To Infinity and Beyond!

Ethan McColgan – 2020 Teddy Rocks Maths Essay Competition Honourable Mention

We have all been there. In the playground, fighting with a friend. However, this was no physical conflict. It was far more serious. Who could name the largest number? Early battles would have been won with numbers such as 100. As the years went by, numbers in the millions, billions and possibly even trillions would bring victory. However, a time would come when someone would discover a weapon which would be unbeatable in this number war. The huge, indescribable, colossal number that is… infinity. However, our young brains were underprepared to tackle this vast, complex and extensive topic of mathematics. Our statement that infinity is a number, and the automatic, retaliatory response of, “what about infinity plus 1?”, were undoubtedly wrong mathematically. In fact, infinity is not a number. It is an idea. It is a concept of something that has no end. For example, here are some really big (and I mean really big) numbers that are known. A googol is 10^100- that is 1 followed by 100 zeroes. A googol, which is larger than the number of atoms in the known universe, is dwarfed by a googolplex (10^10^100)- which is 1 followed by a googol zeroes. This number is so big that there is not enough space in the known universe to write out a googolplex. But we can go bigger still. Much bigger. Graham’s Number, for example, is tremendously, incomprehensibly, immensely larger than a googolplex. However, all of these numbers are finite. Eventually, they terminate. So, they are not even close to infinity. Why? Because infinity is endless.

This is hard to get our heads around because there is nothing in the observable universe which is endless. Several mathematicians throughout history have simply refused to accept the existence of infinity. As the ancient Greeks developed the studies of mathematics and science, they very soon came across the concept of infinity. Can matter always be divided into smaller and smaller pieces indefinitely? Does the universe have an end? How many natural numbers (1,2,3,4,…) are there? The Greeks, in general, feared the idea of infinity and tried to avoid it. Instead the idea of a ‘potential’ infinite was offered to solve some of these problems. Introduced by Aristotle, the idea is that we can never conceive of the natural numbers as a whole, but given any natural number, another can be found, so they are potentially infinite. So, Euclid did not actually prove that the prime numbers are infinite in 300BC. Euclid’s famous theorem actually stated that, ‘Prime numbers are more than any assigned magnitude of prime numbers’. The infinite was carefully avoided. Since then, for hundreds of years, little progress was made on the actual infinite. However, the careful treatment of infinite processes by Greek mathematicians, laid the foundations for for the rigorous treatment of infinite processes in the development of calculus in the 19th century. For example, the method of exhaustion was developed formally by Greek mathematician Eudoxus. This technique was used to rigorously prove the area of a shape by inscribing inside it a sequence of polygons with an increasing number of sides, whose areas converge to the area of the containing shape. These ideas were seen as a precursor to the methods of calculus. While differential calculus is used to study the rate of change of a function, integral calculus is used to find the area under the curve of a function. Integral (pardon the pun), to the study of calculus is infinitesimals. Infinitesimals are things so small that there is no way to measure them. The insight with exploiting infinitesimals was that they can still retain certain specific properties, such as angle or slope, even though they are extremely small. Infinitesimals are infinitely small.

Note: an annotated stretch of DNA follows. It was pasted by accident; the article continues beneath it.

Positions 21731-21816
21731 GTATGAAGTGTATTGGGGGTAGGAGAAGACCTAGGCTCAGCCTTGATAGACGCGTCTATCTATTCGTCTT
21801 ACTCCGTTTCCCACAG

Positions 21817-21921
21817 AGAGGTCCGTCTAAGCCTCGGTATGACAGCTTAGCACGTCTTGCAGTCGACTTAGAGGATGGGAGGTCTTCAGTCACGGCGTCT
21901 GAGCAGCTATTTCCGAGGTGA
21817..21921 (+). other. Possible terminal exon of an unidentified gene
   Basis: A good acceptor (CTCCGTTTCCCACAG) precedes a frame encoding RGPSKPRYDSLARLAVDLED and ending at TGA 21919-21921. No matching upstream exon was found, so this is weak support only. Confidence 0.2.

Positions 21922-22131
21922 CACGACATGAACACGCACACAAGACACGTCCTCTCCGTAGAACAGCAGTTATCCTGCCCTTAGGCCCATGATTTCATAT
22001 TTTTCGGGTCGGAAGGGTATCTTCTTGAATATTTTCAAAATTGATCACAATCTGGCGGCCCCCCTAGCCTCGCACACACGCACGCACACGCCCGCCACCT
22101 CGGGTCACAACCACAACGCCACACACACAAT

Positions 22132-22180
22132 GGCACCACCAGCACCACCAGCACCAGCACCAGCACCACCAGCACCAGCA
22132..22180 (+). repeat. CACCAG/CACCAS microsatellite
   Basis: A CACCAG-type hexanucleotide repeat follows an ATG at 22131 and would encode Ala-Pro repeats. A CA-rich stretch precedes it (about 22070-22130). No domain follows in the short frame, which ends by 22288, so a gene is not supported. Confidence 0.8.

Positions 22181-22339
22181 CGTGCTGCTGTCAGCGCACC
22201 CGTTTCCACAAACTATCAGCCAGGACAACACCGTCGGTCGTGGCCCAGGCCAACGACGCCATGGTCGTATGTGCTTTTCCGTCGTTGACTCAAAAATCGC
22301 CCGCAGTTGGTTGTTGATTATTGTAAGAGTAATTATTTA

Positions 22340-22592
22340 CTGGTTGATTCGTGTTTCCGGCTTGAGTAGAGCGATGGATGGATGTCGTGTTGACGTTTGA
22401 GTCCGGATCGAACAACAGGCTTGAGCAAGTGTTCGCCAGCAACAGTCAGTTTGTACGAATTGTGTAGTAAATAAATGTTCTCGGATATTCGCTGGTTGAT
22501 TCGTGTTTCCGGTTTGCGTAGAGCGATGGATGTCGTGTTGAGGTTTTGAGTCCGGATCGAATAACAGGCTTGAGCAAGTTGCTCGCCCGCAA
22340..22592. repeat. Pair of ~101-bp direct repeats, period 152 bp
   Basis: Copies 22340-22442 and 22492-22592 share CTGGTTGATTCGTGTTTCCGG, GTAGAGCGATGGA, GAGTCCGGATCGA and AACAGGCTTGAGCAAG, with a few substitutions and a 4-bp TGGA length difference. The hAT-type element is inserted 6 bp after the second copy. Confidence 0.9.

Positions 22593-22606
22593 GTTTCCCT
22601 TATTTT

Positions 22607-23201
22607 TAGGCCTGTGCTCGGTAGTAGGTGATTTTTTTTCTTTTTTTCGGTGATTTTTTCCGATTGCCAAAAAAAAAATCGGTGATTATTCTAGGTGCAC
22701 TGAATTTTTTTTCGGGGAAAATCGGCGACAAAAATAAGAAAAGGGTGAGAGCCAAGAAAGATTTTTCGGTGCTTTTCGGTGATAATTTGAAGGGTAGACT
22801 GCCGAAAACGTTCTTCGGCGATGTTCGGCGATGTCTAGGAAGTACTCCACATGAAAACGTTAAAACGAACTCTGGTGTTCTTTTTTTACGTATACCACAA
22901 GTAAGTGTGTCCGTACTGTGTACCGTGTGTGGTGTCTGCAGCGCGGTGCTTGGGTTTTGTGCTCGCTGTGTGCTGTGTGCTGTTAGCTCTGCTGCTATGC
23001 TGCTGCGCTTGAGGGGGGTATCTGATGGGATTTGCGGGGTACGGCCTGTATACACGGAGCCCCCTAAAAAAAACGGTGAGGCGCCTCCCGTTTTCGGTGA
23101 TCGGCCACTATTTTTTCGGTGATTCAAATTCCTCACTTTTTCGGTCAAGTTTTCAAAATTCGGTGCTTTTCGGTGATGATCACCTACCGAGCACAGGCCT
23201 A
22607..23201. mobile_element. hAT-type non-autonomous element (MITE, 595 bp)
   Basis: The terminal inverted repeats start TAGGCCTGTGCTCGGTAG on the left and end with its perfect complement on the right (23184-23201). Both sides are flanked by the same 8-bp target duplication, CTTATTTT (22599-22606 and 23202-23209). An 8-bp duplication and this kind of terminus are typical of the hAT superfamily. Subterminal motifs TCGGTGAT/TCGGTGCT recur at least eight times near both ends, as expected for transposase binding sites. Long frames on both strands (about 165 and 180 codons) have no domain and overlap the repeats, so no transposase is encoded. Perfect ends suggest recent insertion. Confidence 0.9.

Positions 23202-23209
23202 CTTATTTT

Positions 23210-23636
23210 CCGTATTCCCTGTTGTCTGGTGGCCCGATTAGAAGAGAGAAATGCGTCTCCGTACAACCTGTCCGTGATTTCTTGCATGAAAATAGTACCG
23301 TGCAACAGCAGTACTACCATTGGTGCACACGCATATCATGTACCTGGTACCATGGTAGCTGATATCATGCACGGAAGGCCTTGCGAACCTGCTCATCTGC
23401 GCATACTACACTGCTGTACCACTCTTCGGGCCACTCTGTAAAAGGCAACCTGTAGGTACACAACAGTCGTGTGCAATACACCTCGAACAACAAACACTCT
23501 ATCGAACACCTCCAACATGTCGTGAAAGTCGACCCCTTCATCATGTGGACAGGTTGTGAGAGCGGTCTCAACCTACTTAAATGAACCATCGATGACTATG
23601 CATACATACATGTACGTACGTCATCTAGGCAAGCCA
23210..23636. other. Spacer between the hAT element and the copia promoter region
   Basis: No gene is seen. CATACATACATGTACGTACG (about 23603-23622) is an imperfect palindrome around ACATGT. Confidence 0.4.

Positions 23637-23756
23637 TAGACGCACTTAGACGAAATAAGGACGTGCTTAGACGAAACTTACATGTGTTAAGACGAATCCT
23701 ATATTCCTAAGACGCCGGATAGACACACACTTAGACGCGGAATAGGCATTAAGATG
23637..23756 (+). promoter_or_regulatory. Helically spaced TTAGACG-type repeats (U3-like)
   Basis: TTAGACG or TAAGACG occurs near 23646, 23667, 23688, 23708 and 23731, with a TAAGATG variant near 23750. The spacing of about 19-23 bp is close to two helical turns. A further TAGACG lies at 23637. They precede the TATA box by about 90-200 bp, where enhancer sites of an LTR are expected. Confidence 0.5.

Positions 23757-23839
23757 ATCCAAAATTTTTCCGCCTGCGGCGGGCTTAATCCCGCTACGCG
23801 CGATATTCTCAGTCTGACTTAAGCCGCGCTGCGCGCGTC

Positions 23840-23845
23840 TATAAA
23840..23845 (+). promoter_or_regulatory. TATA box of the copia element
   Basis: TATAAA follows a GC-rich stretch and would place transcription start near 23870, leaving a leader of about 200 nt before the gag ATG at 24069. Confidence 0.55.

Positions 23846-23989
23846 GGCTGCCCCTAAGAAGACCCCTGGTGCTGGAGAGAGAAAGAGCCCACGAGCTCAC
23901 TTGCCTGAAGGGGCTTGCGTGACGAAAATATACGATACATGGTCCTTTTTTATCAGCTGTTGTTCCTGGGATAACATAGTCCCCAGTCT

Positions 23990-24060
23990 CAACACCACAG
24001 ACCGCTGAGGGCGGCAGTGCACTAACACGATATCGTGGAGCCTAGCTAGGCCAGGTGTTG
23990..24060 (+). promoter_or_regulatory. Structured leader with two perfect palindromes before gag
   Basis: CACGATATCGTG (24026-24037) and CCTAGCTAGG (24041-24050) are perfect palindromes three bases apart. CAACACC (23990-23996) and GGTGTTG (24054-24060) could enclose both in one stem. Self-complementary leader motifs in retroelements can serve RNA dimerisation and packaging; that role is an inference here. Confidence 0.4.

Zeno of Elea, the Greek philosopher, was the one of the first to really think about the implications of infinite processes and the infinitely small. He put forward Zeno’s Dichotomy paradox. Suppose you want to cross a room. In order to get to the other side, you must first get to the halfway point, which will take you some finite amount of time. Before you can get to the other side, you have to cross half of that distance, at which point you would be a three-quarters of the way across. Before that, you would have to cross half of that quarter, and so on, infinitely. Each of these steps must take a finite amount of time. And yet, you have to cross an infinite number of distances to walk across the room—or indeed any distance at all. Since one cannot travel an infinite number of distances in a finite period of time, motion itself is impossible. Of course, motion is possible. It does not take each finger an infinite amount of time to reach the keyboard to type each letter of this essay. The solution lies in the fact that infinite series can sum to a finite answer. To solve Zeno’s Dichotomy paradox, an infinite series can describe your journey as you walk across the hall. Assuming you are walking at a constant speed, each ‘part’ of the journey takes half as the long as the previous ‘part’. If the first part of the journey takes one second, then the infinite series is:

S = 1 + 1/2 + 1/4 + 1/8 + …

S = 1 + 1/2 + 1/4 + …

0.5 S = 1/2 + 1/4 + …

S – 0.5 S = 1

0.5 S = 1

S = 2

So, it would take you 2 seconds to walk across the hall.